International Relations

European System of 1648 – 1814

Written by Tadese Faforiji

The year 1648 had significant legacies on the modern international system with the birth of a new state system. The Thirty Years’ War 1618-1648 ended with the Treaty of Westphalia of 1648. The treaty birthed new forms of political units that were, and still are, sovereign and independent states based on territory.

Unlike the preceded international system that had city-states as political units, the Westphalia treaty birthed new political entities that were independent and sovereign with a clear-cut geographical definition of the states.

Also, the European collective security system (the Congress System) of 1814 and the preceded Napoleonic Wars after the French Revolution of 1789 had enormous legacies in the nature of welfare, mobilisation of public opinion and emergence of new features into international politics.

Boundary

The boundaries of the system were defined in terms of religion. It was series of relations among the “princes of Christiandom”. Although the princes had relations with the Ottoman Empire and there were established “colonies in North America, Latin America, the Caribbean, India and the East Indies.”

When it is examined in terms of travel and commerce, it seemed like a global system, but in reality, the system was mainly European relations, and the relations outside Europe were not as much as the former. The contacts with non-Europeans were regarded as barbaric or half-civilised.

Map of Europe. Britannica photo

Political Units

The political units were centralised states who were defined based on their territory. There was no supernatural body, like the Church, that had influence in the domestic politics of the states.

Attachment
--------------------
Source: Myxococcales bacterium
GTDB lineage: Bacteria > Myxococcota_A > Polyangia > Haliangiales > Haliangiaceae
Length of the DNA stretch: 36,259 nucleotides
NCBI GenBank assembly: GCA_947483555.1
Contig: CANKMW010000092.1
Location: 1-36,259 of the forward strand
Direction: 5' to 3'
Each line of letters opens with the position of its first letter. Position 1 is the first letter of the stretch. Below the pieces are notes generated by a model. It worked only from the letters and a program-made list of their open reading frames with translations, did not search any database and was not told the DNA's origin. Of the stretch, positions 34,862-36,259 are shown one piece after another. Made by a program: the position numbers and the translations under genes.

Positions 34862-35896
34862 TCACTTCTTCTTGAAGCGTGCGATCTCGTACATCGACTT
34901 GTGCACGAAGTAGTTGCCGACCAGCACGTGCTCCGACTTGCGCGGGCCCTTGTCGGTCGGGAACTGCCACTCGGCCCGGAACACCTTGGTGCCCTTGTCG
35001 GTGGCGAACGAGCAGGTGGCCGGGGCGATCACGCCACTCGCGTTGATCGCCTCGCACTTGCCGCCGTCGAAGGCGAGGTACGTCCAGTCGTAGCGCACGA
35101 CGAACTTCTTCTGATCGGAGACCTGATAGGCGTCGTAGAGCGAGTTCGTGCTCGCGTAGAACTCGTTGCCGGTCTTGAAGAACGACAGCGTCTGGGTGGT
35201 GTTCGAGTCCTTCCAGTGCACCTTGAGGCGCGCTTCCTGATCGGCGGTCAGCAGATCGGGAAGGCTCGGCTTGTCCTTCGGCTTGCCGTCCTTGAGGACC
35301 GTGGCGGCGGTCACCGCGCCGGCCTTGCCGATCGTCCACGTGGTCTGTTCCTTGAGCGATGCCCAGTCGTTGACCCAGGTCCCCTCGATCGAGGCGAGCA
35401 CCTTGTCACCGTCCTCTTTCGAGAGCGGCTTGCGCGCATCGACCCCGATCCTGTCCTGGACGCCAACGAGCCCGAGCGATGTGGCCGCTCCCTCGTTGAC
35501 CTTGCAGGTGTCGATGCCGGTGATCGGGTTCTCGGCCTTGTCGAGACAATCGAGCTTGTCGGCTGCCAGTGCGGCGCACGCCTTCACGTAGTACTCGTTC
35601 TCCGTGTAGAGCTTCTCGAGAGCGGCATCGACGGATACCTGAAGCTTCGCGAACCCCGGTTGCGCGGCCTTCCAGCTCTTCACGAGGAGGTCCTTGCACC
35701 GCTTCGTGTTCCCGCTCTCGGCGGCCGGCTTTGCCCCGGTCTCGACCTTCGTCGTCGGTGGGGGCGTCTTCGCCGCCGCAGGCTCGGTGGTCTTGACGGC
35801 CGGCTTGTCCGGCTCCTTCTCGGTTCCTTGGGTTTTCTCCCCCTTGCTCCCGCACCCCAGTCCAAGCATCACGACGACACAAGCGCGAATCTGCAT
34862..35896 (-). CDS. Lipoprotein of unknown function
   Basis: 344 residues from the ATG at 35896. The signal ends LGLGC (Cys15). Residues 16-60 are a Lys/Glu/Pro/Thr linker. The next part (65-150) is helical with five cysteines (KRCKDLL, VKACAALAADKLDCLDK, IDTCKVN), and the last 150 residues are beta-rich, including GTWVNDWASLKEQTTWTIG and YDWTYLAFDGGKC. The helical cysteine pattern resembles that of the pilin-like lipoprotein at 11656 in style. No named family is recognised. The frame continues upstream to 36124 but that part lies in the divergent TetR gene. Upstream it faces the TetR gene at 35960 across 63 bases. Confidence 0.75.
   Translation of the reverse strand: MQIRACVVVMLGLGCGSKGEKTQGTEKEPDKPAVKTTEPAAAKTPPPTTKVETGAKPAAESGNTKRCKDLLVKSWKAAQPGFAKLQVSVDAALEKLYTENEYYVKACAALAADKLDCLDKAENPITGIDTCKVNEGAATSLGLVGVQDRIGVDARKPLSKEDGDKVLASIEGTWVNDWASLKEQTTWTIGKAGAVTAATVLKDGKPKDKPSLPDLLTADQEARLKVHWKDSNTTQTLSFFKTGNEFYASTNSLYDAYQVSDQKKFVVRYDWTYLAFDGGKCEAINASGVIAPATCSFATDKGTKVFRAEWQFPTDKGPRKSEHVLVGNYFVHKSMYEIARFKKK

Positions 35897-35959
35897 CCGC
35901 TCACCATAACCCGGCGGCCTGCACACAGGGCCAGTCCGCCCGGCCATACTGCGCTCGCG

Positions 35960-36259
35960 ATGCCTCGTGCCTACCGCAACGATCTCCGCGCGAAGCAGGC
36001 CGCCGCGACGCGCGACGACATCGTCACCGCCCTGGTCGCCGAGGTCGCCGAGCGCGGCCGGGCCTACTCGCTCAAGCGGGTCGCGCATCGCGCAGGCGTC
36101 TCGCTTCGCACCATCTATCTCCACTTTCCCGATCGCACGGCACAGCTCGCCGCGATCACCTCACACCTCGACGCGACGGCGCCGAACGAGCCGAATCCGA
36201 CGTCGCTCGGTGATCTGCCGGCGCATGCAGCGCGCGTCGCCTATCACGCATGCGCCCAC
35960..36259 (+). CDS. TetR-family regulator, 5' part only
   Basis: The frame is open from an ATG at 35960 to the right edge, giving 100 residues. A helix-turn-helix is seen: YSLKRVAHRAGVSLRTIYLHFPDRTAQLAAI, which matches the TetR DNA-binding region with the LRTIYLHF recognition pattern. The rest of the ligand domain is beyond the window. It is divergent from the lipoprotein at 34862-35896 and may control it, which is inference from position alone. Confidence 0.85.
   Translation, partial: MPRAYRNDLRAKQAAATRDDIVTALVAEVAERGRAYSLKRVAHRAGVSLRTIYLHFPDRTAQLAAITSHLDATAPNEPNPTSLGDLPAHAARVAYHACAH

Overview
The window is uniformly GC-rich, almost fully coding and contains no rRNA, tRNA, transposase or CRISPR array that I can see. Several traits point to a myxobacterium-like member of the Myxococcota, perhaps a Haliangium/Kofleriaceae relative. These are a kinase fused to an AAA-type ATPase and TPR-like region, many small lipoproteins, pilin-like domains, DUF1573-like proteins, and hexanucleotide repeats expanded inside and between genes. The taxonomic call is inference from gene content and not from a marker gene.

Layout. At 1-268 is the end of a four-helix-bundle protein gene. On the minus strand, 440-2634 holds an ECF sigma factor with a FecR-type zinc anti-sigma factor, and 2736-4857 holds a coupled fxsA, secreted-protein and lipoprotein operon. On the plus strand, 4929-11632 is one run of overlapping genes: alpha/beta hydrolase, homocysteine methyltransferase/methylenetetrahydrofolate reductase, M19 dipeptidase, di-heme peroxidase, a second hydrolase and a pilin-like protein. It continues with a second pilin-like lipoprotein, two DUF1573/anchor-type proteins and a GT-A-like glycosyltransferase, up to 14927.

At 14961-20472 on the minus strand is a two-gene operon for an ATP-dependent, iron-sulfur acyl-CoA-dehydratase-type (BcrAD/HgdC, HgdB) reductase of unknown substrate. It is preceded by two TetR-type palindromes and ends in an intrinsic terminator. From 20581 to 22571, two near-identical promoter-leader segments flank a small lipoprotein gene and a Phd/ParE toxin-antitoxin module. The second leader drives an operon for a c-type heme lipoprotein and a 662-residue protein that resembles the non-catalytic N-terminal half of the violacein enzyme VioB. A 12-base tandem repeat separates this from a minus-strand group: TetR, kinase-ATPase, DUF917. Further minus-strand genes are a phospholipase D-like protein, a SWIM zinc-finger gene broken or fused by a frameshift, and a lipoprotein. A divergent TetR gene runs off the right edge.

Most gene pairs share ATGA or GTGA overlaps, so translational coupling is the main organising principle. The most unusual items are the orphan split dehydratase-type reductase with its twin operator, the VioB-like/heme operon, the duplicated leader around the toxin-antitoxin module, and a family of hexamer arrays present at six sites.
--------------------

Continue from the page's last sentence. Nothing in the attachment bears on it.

The old era of feudalism collapsed with its political elements, and new sovereign states had emerged. France, for an instance, was a centralised state by the eighteenth century.

And also, there was the creation of new states. The major factor that led to the emergence of new states was nationalism. For instance, the states of Italy, and Germany (formerly, Prussia) fought for their unification from the big Austrian Empire.

Structure

There was no single power that dominated the affairs of the system. It was a multipolar system, the power was diffused among the dynasts; Austria, France, Britain, Sweden, Spain, Russia, Prussia, and Italy. The system was full of different sorts of diplomatic engagements.

There was the adoption of diplomatic strategies to advance the interest of the states. Although most of the states owed allegiance to the Roman Pontiff, it was a theoretical pledge; there was no form of subjugation or domination in the system. Equal states related based on the senses of equality.

The state could use all means to advance its interest, even in other sister states. Insecurity was a major threat to the states. Excessive freedom generated insecurity. There were many attacks and wars fought by the states.

Forms of Interaction